Law School Case Brief
Kelley v. Ohio Oil Co. - 57 Ohio St. 317, 49 N.E. 399 (1897)
To drill an oil well near the line of one's land can not interfere with the legal rights of the owner of the adjoining lands, so long as all operations are confined to the lands upon which the well is drilled. Whatever gets into the well, belongs to the owner of the well, no matter where it came from. In such cases the well and its contents belong to the owner or lessee of the land, and no one can tell to a certainty from whence the oil, gas or water which enters the well came, and no legal right as to the same can be established or enforced by an adjoining land owner.
An individual had a contract with a property owner to operate the land for oil. An adjoining property owner, a corporation, also sought to drill oil on its land. The individual filed an action for a temporary restraining order against the corporation alleging that the corporation's intention to drill oil on land so close to the other property owner's land was unlawful. The trial court denied the relief requested.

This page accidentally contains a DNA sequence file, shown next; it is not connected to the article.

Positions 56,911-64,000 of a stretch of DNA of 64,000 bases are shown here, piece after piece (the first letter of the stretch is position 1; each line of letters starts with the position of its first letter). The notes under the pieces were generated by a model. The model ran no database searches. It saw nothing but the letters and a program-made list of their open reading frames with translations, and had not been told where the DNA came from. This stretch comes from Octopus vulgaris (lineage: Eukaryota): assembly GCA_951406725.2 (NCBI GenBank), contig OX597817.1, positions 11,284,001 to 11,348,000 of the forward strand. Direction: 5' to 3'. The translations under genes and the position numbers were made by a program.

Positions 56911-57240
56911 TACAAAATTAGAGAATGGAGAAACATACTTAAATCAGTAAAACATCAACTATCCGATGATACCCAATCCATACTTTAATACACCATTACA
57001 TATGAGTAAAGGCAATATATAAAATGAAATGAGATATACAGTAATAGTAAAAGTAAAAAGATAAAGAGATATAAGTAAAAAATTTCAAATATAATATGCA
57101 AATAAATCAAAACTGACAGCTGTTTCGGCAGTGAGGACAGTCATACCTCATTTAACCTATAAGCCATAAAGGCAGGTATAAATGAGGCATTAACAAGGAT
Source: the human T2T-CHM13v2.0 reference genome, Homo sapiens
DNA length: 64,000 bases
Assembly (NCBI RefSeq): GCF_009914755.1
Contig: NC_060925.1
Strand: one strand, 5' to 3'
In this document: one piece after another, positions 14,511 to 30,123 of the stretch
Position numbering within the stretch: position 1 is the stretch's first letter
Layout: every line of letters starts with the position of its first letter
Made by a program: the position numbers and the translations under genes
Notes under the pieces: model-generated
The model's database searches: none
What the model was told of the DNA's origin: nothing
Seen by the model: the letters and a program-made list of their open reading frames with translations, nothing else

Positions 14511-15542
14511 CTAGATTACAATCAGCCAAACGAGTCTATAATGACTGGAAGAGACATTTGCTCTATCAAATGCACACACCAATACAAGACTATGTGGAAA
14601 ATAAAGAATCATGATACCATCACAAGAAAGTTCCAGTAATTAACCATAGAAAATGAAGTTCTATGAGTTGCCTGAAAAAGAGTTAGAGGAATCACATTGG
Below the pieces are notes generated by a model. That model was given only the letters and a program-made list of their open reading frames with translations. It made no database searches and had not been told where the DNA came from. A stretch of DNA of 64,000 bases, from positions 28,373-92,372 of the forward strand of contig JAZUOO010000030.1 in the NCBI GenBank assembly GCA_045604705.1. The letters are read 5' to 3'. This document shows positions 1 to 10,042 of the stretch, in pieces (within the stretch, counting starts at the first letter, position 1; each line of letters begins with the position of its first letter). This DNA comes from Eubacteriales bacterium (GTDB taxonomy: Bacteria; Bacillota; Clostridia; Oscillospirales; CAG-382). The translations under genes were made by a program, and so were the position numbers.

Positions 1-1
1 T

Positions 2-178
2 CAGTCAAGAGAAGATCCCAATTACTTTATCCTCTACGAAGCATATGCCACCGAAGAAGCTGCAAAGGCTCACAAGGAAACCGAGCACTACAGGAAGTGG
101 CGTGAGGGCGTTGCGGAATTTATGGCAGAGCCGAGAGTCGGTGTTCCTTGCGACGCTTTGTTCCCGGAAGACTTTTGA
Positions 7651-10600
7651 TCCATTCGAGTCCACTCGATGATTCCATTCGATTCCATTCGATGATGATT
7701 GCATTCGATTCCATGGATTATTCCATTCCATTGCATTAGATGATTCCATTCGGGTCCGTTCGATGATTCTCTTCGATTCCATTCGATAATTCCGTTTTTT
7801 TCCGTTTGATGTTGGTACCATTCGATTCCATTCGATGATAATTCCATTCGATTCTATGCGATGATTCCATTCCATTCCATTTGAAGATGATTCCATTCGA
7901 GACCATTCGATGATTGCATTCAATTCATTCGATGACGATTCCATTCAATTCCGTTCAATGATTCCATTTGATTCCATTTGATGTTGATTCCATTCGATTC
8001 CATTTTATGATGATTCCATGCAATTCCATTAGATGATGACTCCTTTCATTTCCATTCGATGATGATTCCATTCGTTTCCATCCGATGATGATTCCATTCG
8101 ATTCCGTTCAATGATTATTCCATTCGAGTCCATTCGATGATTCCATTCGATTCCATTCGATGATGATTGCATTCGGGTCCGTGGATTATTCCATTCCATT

Whether the corporation had the legal right to drill the wells.
On appeal, the court affirmed. The court held that the issue was not whether the corporation had bad motive, fraud, or malice, but rather whether the corporation had the legal right to drill the wells. The court held that the corporation did have such a right. The court held that the right to drill and produce oil on one's own land was absolute and could not be supervised or controlled by a court or an adjoining landowner. The court held that so long as the operations were legal, their reasonableness could not be drawn in question. The court concluded that the corporation's drilling was legal.
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